While some of the patient system tracer activities consist of formal interviews, an interactive session, which involves a surveyor and relevant staff members, is an important component of the process. Discussions in this interactive session with the hospitalist and other staff include:

  • The flow of the processes, including identification and management of risk points, integration of key activities, and communication among staff/units involved in the process;
  • Strengths in the processes and possible actions to be taken in areas needing improvement;
  • Issues requiring further exploration in other survey activities; and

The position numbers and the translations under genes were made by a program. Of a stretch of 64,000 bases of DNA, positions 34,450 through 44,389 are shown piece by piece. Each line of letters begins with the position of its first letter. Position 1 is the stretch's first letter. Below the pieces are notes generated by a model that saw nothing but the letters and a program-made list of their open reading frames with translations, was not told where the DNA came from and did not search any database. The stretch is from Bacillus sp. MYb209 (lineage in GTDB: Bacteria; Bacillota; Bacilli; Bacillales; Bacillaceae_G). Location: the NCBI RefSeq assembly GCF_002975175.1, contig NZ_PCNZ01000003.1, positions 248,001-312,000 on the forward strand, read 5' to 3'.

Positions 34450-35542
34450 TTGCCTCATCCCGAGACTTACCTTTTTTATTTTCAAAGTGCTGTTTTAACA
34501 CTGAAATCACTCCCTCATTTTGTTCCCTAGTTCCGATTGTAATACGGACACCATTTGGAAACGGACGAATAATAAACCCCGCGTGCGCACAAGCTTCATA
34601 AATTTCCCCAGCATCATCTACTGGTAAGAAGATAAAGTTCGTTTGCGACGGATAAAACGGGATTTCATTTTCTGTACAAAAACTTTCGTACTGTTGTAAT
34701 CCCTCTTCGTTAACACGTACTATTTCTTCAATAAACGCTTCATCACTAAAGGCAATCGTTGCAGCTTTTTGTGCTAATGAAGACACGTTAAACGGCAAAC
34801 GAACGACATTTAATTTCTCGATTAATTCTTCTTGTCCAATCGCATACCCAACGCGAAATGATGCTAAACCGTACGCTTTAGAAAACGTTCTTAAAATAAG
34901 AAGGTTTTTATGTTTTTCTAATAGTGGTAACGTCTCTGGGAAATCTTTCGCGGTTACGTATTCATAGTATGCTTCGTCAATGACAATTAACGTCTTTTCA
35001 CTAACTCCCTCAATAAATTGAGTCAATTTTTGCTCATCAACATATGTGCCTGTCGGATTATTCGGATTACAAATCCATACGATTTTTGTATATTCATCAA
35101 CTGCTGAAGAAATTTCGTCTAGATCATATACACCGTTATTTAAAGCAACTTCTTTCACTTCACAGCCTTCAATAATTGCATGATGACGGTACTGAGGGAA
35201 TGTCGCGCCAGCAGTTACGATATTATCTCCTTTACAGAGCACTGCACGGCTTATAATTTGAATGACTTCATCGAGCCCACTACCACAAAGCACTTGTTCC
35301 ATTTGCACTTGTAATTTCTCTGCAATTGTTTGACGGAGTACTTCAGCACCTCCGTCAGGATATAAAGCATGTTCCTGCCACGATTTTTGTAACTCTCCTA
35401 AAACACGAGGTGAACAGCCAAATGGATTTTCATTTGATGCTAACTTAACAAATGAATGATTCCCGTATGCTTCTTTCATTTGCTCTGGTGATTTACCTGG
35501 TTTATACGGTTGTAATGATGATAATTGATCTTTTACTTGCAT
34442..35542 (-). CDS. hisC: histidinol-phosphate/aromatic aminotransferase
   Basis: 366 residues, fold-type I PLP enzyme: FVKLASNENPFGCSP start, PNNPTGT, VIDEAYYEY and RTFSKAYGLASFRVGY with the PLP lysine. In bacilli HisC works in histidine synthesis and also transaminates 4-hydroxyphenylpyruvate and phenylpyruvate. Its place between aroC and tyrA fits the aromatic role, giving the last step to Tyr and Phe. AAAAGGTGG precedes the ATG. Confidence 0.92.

• A baseline assessment of standards compliance.

PPR and the Hospitalist

Beyond the onsite survey, JCAHO’s accreditation process is designed to help organizations maintain continuous compliance with the standards and use them as a daily management tool for improving patient care and safety. This represents a paradigm shift for the hospitalist, who may be more accustomed to organizations ramping up before an on-site survey. This frenzy of activity prior to an on-site survey did not meet the goals of JCAHO accreditation in that it drew physicians and staff away from providing care and managing performance improvement over time.